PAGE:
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Old 10-12-2019, 09:51 AM   #1
sam_sam_sam
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Default Modifing a Battery Spot Welder because of Controller Issues

I keep having the same exact issue with these battery spot welder controller boards

They either do one of two things

One the controller does not send the signal for the transformer fire which is a very common problem with this controllers micro controller failure

Or

The controller has some malfunction which means that it does not cycle the pluses more than once or none at all and should do it any where from 1 pluse to 20 pluses because you can not change the setting does not respond to its input micro controller failure

This seems to happen about a year or so of use

Transformer failure is very rare
However they had some problems when I first started buying them that they use the wrong type of transformer because it would trip your circuit breaker even on lowest setting you had to put two transformers in series and it would work half way decent but but when they improved this the controller board failure increased because they also increased the amount of pluses that they put out and you get a much better weld but at the cost of the controller board

They still do not the right combination for these units to have any real life to them as of yet

I just bought another one because I need the small little table that goes under the welder tips this setup works very well except that the table is very very small and if you want to make a big battery pack it a real pain in the a**

Because I want to have a bigger Bakelite table I ordered another battery spot welder that has this setup so I can make a bigger table ( I do have a bigger Bakelite board so this part is not a problem )

I will probably end up going back to a controller out one of there earlier versions that to me had better controller

But the problem with that version was that the transformer was not big enough to get it hot enough to make a good weld because it only does two pluses instead of a maximum of 20 pluses

I seem to think that because the newer controller can do more pluses that is power spiking the controller some how

This battery spot welder that has the table also has a foot pedal that bring the welding pins to the battery versus you bring the battery to the welding pins a lot better design in that you get a lot better weld on your batteries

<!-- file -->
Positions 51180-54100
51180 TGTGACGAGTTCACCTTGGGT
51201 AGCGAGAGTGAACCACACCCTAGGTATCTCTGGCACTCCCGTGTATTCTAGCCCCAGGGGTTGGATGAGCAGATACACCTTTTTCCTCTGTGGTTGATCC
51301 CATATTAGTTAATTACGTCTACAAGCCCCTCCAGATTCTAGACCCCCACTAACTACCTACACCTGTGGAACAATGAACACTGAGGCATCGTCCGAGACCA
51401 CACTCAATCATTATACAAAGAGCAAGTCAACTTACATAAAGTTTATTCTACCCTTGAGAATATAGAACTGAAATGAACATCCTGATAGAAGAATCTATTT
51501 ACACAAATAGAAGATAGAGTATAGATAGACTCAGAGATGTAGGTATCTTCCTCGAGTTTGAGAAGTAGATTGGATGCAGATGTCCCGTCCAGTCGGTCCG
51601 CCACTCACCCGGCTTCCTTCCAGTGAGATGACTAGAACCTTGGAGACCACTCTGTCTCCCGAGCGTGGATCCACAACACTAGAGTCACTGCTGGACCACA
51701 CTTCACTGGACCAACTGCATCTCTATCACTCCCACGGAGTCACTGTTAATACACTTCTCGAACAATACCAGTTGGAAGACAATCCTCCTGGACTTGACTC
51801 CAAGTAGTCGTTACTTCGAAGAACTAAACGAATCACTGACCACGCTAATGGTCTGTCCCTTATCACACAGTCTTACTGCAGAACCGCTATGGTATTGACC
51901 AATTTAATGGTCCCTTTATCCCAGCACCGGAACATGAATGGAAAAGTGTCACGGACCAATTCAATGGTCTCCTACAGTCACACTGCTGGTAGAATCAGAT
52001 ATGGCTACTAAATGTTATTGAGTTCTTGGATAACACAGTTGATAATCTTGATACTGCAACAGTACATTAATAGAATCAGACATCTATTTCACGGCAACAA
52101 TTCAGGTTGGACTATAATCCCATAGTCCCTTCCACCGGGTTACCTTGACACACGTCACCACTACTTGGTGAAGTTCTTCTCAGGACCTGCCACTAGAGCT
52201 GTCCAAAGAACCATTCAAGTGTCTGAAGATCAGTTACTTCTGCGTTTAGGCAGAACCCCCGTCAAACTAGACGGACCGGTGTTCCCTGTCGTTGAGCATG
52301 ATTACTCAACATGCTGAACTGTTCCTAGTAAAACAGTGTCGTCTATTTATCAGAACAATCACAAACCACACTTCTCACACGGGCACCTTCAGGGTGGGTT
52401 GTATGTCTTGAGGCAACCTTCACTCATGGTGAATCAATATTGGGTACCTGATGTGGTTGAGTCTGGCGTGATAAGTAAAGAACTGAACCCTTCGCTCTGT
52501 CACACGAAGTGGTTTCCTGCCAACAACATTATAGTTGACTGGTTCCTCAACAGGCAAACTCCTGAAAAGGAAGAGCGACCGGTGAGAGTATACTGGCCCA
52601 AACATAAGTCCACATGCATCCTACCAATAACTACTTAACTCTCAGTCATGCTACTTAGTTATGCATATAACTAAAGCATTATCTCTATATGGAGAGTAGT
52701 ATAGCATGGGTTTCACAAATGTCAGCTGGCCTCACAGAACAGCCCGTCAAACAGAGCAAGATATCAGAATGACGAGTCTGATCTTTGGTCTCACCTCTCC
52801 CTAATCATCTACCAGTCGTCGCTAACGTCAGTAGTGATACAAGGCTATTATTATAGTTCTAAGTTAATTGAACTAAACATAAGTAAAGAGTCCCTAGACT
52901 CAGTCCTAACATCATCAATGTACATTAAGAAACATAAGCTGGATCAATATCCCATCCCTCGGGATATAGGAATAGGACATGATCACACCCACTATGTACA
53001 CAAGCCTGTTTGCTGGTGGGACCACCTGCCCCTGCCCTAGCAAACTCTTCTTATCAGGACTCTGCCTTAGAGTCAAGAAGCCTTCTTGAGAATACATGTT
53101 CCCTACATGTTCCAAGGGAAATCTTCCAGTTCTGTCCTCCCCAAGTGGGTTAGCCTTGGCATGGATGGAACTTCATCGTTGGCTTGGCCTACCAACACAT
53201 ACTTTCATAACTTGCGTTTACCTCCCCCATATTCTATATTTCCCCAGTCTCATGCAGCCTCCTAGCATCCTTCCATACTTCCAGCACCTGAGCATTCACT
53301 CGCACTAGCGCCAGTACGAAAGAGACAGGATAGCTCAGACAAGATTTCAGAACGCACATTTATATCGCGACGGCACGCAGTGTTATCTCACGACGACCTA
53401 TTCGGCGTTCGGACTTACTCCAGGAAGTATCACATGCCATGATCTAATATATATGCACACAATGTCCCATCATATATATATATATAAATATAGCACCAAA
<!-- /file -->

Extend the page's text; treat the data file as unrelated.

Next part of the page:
Not all boards use a optic sensor or I can not find a chip that says by it part number that it is a optic sensor because a lot of ic chips that information is removed from the ic chips

Now I have found battery welder controller that use a very beefy tirac and an optic sensor setup but I have a few problem to work out on how to make this unit electrically safe to use and this has been very hard to do so far

I will have some pictures of the battery spot welder controller boards and the case that you can buy for them but they have no way to mount the tirac to a heat sink unless you mount it on the outside of the unit or inside the unit but then you have to have hook up wire to the tirac

One problem that this board has is that the tirac is not mounted on the edge of the board it is in a ways from the edge of the board so trying to mount the tirac makes it very difficult to to mount

I have even thought about cutting the board where the optic sensor is but the part number of optic sensor seem to show it as surface mount item only now if I could find an optic sensor that has the same specifications as one on the board now it would make it easier to mount the tirac

Now if anyone has any really good ideas on how to do this and make it electrically safe I am very open to ideas and this is the main reason for this post
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Last edited by sam_sam_sam; 10-12-2019 at 10:30 AM..
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Old 10-12-2019, 02:24 PM   #2
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Default Re: Modifing a Battery Spot Welder because of Controller Issues

I think that particular spot welder board model is NY-D04, with dual LED displays.

Likely the MCU side is not earth-grounded and the EMI from a spot weld causes it to crash. I would add a 0.02uF cap parallel with 1MEG, from DC(-) (at the filter cap or 5V reg) to the enclosure chassis/earth ground so the MCU does not experience high level EMI. The display/keypad board may also pick that up. The ribbon cable is also vulnerable. Mains wiring needs to be away from the MCU and keypad and ribbon.

One guy got his board to work better by beefing up the snubber and adding a cap for noise filtering. Have to see the board's values for those parts. Is your 9-12VAC power transformer decent, not sagging.

The big 100A triac BTA100-800B I think has a live tab so you need an insulated heatsink or insulated mounting kit. But it apparently doesn't heat up much, as it is only on for a few 100 msec and many seconds rest.
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Last edited by redwire; 10-12-2019 at 02:26 PM..
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Old 10-12-2019, 05:13 PM   #3
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Default Re: Modifing a Battery Spot Welder because of Controller Issues

maybe put a tin shield over the board and earth it.
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Old 10-12-2019, 06:39 PM   #4
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Default Re: Modifing a Battery Spot Welder because of Controller Issues

I was able to cut circuit board where the optic sensor is and separate them it will be easier to mount the tirac to a heat sink that I have

on the outside of the enclosure the enclosure has a cover that covers the tirac from another setup that used the same tirac